1
$\begingroup$

So my understanding of bidimensionality is you are assured the problem solution is about O(k^2) so you can pay O(k) purely to reduce the instance to one of bounded treewidth. As far as I know, this breaks down in the weighted case since the O(k^2) in your final solution could all be very low value.

Has there been work done in applying bidimensionality to weighted problems?

$\endgroup$
  • $\begingroup$ This depends on the problem and the weight function. For example, if you allow strictly positive integer weights, in minimization problems, $k$ is a lower bound on the number of vertices/edges to take (since every vertex has a weight $\ge 1$), so with a very small change to the unweighted case, the weighted variance works. Be more specific and clarify your question further (e.g. define a problem you have in mind and corresponding weight function for the given instance). $\endgroup$ – Saeed Aug 27 at 14:37
  • $\begingroup$ @Saeed so I guess any problem for which the difference between the cheapest and most expensive vertex is arbitrarily large. $\endgroup$ – Hao S Aug 27 at 17:47
  • 1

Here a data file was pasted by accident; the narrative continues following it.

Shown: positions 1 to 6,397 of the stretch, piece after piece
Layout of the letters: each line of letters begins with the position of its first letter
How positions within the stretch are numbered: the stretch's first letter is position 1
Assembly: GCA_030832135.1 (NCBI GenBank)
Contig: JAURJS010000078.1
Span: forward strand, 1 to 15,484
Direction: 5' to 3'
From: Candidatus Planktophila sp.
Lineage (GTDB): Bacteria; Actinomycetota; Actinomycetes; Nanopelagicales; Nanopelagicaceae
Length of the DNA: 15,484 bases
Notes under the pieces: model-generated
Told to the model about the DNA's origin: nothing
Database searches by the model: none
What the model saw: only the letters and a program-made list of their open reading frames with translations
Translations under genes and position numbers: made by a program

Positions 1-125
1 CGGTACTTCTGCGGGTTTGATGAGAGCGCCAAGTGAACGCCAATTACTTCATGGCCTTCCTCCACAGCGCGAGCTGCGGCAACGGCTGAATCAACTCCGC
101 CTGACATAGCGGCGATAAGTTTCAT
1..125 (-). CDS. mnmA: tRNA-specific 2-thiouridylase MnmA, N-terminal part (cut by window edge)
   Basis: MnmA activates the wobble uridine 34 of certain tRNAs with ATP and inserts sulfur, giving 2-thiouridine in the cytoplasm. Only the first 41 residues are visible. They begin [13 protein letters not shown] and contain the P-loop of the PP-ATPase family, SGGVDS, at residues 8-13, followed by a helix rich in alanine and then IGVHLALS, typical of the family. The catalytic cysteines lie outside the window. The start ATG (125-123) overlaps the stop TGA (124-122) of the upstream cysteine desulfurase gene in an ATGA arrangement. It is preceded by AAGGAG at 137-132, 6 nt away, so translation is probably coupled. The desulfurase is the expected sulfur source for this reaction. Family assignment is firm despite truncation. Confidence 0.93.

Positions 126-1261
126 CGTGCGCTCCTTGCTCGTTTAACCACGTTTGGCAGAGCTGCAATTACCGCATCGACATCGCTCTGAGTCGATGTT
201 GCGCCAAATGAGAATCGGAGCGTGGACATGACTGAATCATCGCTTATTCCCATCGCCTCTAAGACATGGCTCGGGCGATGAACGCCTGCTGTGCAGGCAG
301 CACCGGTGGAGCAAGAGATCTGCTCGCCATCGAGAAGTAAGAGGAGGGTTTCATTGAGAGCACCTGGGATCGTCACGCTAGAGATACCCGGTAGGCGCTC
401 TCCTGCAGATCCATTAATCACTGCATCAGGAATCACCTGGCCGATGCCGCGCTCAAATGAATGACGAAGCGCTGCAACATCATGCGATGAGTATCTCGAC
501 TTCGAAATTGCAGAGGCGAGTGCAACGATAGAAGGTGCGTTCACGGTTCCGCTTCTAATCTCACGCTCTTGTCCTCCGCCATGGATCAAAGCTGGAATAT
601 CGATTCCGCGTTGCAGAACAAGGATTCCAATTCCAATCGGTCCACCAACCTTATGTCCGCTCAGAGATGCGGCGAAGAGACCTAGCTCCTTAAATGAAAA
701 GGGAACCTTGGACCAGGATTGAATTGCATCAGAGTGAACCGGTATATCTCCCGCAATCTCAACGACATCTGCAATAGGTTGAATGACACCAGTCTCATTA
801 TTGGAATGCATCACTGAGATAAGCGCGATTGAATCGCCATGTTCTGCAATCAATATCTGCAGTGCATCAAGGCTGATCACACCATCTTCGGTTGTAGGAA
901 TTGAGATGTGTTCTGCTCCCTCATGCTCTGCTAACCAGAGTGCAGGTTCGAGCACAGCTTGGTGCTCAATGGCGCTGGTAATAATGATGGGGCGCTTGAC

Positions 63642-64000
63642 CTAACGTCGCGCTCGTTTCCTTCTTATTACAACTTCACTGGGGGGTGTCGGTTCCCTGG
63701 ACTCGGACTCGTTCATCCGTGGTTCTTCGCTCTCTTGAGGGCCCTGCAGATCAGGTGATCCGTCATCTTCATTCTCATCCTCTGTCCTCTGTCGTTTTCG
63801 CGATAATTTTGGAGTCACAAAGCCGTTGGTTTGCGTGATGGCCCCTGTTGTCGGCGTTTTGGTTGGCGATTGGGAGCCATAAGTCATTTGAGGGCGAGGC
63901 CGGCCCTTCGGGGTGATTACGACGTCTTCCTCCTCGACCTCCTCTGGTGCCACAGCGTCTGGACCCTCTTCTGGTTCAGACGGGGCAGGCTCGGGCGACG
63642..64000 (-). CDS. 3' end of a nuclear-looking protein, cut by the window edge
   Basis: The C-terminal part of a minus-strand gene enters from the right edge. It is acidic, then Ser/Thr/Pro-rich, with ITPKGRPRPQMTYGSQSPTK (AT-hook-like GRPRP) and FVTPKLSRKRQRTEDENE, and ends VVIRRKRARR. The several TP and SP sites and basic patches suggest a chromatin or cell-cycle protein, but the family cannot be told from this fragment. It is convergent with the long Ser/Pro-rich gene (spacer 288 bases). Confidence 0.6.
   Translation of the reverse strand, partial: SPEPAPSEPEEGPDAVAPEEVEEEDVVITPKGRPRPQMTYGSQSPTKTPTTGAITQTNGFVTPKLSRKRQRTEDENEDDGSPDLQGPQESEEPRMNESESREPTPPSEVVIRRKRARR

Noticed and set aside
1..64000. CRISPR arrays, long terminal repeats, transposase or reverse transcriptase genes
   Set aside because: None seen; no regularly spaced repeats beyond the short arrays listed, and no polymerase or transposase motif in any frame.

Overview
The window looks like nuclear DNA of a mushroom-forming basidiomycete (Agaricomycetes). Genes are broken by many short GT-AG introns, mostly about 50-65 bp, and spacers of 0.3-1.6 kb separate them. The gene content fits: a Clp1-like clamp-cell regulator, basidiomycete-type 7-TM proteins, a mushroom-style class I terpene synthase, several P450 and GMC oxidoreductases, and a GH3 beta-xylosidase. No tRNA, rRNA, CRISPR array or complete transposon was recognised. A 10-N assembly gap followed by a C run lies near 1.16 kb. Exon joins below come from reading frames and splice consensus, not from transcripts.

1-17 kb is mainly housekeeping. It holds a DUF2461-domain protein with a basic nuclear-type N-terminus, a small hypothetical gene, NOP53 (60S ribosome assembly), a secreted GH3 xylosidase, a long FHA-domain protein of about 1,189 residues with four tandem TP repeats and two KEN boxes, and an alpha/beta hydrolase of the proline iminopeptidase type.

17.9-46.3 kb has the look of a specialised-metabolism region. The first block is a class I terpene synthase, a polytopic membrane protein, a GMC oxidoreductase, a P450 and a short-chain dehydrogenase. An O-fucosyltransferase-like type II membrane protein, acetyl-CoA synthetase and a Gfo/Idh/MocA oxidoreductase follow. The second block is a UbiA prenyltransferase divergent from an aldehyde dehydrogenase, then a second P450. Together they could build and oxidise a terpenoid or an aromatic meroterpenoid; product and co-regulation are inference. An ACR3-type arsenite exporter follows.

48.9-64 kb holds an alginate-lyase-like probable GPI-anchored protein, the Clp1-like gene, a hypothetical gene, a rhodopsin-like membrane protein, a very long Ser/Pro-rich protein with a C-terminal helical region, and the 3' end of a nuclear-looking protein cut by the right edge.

$\begingroup$ You should be more specific, it could be dependent on the existing algorithms for the problem. But generally, if the minimum weight is one, then any minimization problem that looks for a solution of size $k$ can simply exploit the fact that a solution of size $k$ has at most $k$ vertices (e.g. vertex cover), then conclude that the grid size cannot be big. But if $k$ is not the parameter or you allow epsilon weights, then it is another story (in such cases scaling technique might help to provide a good approximation). $\endgroup$ – Saeed Aug 29 at 9:39

Your Answer

By clicking “Post Your Answer”, you agree to our terms of service, privacy policy and cookie policy

Browse other questions tagged or ask your own question.